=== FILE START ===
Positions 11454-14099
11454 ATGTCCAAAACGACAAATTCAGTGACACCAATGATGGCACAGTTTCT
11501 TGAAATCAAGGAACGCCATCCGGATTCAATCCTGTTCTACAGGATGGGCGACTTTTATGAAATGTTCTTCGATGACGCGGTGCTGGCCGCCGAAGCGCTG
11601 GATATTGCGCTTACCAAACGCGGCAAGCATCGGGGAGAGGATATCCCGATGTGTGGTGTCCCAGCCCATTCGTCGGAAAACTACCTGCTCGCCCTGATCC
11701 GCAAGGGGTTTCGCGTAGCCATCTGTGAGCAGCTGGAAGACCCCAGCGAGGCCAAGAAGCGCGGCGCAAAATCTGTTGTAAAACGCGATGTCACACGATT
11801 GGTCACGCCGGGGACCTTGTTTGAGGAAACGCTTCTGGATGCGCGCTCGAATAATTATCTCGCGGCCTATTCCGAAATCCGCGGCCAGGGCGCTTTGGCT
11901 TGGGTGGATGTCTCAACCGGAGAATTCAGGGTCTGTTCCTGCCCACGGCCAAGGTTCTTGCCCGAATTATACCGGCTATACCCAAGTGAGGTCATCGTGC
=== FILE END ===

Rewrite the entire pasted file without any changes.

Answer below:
Positions 11454-14099
11454 ATGTCCAAAACGACAAATTCAGTGACACCAATGATGGCACAGTTTCT
11501 TGAAATCAAGGAACGCCATCCGGATTCAATCCTGTTCTACAGGATGGGCGACTTTTATGAAATGTTCTTCGATGACGCGGTGCTGGCCGCCGAAGCGCTG
11601 GATATTGCGCTTACCAAACGCGGCAAGCATCGGGGAGAGGATATCCCGATGTGTGGTGTCCCAGCCCATTCGTCGGAAAACTACCTGCTCGCCCTGATCC
11701 GCAAGGGGTTTCGCGTAGCCATCTGTGAGCAGCTGGAAGACCCCAGCGAGGCCAAGAAGCGCGGCGCAAAATCTGTTGTAAAACGCGATGTCACACGATT
11801 GGTCACGCCGGGGACCTTGTTTGAGGAAACGCTTCTGGATGCGCGCTCGAATAATTATCTCGCGGCCTATTCCGAAATCCGCGGCCAGGGCGCTTTGGCT
11901 TGGGTGGATGTCTCAACCGGAGAATTCAGGGTCTGTTCCTGCCCACGGCCAAGGTTCTTGCCCGAATTATACCGGCTATACCCAAGTGAGGTCATCGTGC